Bangui — At least 1,500 people, mostly Muslim civilians, currently stuck in a Catholic church in the country's southeast, are growing increasingly desperate, a priest has told Al Jazeera.
The displaced people took refuge in the cathedral in the town of Bangassou after fleeing deadly violence in mid-May.
"The situation is not safe enough to leave, and so they cannot move from here," said Father Alain Blaise Bissialo, the priest at the church.
"There are men who walk around town with guns."
The crisis in Bangassou began between May 13-17 when Anti-balaka, a vigilante militia made up of mostly Christians, launched a series of attacks on Muslims in Tokoyo, a largely Muslim district of Bangassou.
Thousands flocked to a nearby mosque to seek refuge.
Yet, the mosque was subsequently attacked too, culminating in the killing of the local imam.
In an attempt to save civilians at the mosque, the Catholic bishop sent trucks to Tokoyo to transport as many civilians as possible back to the church for their safety.
"At last count, 150 people were killed during the violence since mid-May, but this number could rise," Antoinne Mbao Bogo, president of the local branch of the Red Cross, told Al Jazeera on Friday.
Alidou Djibril, a displaced person at the church, said there was a shortage of food and clothes.
"It's hard for us, we have to stay in the same place, we cannot move, and we are fasting," he said.
Djibril said they only received food one week after arriving at the church, adding that the Anti-balaka were not allowing traders to bring food to them.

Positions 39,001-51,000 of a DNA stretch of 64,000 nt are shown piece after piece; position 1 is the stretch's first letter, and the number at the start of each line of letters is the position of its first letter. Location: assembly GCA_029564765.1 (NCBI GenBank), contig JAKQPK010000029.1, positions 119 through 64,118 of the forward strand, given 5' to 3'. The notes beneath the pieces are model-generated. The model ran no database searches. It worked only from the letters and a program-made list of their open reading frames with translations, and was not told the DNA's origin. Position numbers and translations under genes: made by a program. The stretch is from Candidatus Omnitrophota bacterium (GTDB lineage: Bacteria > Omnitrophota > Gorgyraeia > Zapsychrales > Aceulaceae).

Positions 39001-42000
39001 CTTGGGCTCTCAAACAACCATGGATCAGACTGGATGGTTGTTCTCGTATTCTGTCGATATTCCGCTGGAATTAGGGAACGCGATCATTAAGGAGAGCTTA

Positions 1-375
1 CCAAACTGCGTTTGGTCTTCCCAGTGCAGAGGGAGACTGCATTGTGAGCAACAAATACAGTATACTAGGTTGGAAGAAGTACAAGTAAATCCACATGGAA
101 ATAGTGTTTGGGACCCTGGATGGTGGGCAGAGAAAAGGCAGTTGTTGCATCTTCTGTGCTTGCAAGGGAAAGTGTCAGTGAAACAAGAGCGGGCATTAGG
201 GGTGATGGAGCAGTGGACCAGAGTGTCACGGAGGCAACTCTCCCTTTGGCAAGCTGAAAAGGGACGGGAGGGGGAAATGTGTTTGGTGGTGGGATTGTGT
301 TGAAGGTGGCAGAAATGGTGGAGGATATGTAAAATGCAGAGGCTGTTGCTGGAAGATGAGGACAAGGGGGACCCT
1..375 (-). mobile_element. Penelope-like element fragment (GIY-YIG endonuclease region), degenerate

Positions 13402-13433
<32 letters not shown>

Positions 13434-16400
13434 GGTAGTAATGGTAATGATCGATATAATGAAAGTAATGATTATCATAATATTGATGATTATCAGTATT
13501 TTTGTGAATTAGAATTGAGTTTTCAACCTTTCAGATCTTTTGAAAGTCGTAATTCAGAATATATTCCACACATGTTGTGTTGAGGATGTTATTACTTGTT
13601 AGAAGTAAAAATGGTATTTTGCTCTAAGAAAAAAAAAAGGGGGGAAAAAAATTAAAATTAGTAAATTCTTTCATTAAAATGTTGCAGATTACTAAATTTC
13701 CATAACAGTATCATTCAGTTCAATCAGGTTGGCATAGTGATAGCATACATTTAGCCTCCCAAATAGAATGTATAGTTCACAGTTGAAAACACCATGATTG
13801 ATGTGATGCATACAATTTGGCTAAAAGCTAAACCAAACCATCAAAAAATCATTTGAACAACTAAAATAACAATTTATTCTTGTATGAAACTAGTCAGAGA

According to the United Nations, most of Bangassou's 35,000 residents fled, some to sites for internally displaced people and others across into neighbouring Democratic Republic of Congo.
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MINUSCA, the UN's mission in the Central African Republic (CAR), said the security situation in Bangassou has calmed significantly, adding, however, that it was still not safe for the displaced to return home.
"Despite the MINUSCA patrols, the area is not safe enough and their homes and businesses have been destroyed, and so many have nowhere to go," Vladimir Montiero, MINUSCA spokesperson, told Al Jazeera from Bangui.
"It is not safe for them to leave the church."
Bob Libenge, acting president of the local branch of the Red Cross, told Al Jazeera that some people were sleeping inside the church and the rest were outside, on mats, within the complex.
Food and sanitation
Meanwhile, a number of nongovernmental organisations have come forward to assist with food and sanitation.
There has been an escalation of violence across central and southeastern parts of the CAR over the past two months, with armed groups clashing in Bria, Alindou and Bakouma in particular.
Earlier in the week, MINUSCA warned the Popular Front for Renaissance of Central African (FPRC), a group associated with the Seleka, to not attack Bangassou.
Sources at the UN say that MINUSCA is concerned that there would be revenge attacks on the Christian civilian population if the group entered the city.
CAR has been beset with violence since Muslim-led Seleka fighters unseated the country's president in a coup in 2013.
Following a spate of abuses by the Seleka, a vigilante militia called the Anti-balaka, made up of Christians and animists embarked on a series of revenge attacks on the Muslim community.
While the CAR has no history of sectarian conflict, armed groups have increasingly manipulated religious fault lines to expand their influence.
In 2016, CAR held a successful general election. But a year later, President Faustin-Archange Touadera's government wields little influence outside his capital.
At least 14 groups, including different incarnations of the Seleka, rule the countryside, monitoring roads, collecting taxes and policing the population.
The UN says that the country is facing a dire humanitarian crisis. More than 50 percent of CAR's population requires humanitarian assistance.
At least one in five Central Africans are currently displaced, the highest proportion since the height of the crisis in 2014.